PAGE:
David Brickley's Reviews > Empire of the Summer Moon: Quanah Parker and the Rise and Fall of the Comanches, the Most Powerful Indian Tribe in American History

Empire of the Summer Moon by S.C. Gwynne
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Aug 08, 2012

really liked it

This is a book that I think every American should read. In the beginning we came into this land and immediately began displacing all of the aboriginal peoples who had dwelled here for many centuries. Yet I would wager that almost nobody knows anything about those peoples other than what watching Wagon Train has showed them. Which leaves out anyone born later than 1960. This is all to say that this book does an excellent job of showing, with most excellent clarity, the dichotomy of a native people trying to live as they always had, coping (or not coping) with an unimagined influx of a completely other culture usurping their land and destroying their way of life. That's one aspect; the other is the daunting challenge that the westward flowing Americans (the white ones) faced as they impinged upon the established native tribes' territory and way of life. This author does an excellent job of laying out the case for both sides without handing down judgement of either side, all in a writing style that is more story-teller, ala Bernard DeVoto, than pedantic historian research paper. It appears to be extremely well researched, and through it all is the the very strong thread of the lineage of the Commanch warrior-chief Quanah, who was the embodiment of what was, and who became the embodiment of what was to be for the vanquished native Americans.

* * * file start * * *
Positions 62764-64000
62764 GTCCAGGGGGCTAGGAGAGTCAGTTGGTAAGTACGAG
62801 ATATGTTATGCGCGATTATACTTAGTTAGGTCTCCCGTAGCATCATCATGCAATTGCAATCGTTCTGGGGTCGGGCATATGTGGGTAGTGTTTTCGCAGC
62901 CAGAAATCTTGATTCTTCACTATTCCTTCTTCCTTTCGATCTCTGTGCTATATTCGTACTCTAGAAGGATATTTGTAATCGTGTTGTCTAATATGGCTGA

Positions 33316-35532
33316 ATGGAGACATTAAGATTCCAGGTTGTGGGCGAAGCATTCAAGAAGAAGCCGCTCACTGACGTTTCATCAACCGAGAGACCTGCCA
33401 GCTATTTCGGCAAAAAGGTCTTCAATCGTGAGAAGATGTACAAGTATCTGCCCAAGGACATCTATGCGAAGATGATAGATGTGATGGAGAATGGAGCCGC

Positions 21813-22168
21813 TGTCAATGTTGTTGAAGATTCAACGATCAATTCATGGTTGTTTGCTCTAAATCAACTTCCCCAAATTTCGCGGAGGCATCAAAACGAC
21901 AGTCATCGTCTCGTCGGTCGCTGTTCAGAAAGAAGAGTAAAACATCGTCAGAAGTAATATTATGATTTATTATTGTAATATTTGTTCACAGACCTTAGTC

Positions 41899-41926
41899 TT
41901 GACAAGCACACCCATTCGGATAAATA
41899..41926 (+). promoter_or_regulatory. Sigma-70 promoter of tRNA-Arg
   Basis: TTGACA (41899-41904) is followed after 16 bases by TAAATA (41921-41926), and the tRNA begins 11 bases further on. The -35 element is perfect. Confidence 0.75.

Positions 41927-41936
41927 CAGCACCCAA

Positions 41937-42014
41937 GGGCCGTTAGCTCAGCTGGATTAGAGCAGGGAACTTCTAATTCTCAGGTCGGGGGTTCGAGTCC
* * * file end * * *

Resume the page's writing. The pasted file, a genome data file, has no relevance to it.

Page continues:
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Reading Progress

Started Reading
July 15, 2012 – Finished Reading
August 8, 2012 – Shelved

Comments (showing 1-2 of 2) (2 new)

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Benjamin Taddesse Great review! I just started the book and find myself so taken with the time period and mentality of the American people and government. So much of how we think ourselves as a nation today is only based off of who we think we are post WWII, not a nation the slaughtered and displaced millions. Settlers is a washed over word for invaders. At the least the Spanish called themselves conquerers.

message 2: by Emily (new)

Emily We know lots about what the pre-Columbian people of North America were up to. Please, go to the Native American section in your bookstore or library, your local history museum, the Native internet, Cahokia National Park, Wounded Knee, read, ask. There's a massive historical record. Conversely, I don't know what Wagon Train is but I imagine it's a TV show about people with feathers being defeated by cowboys.

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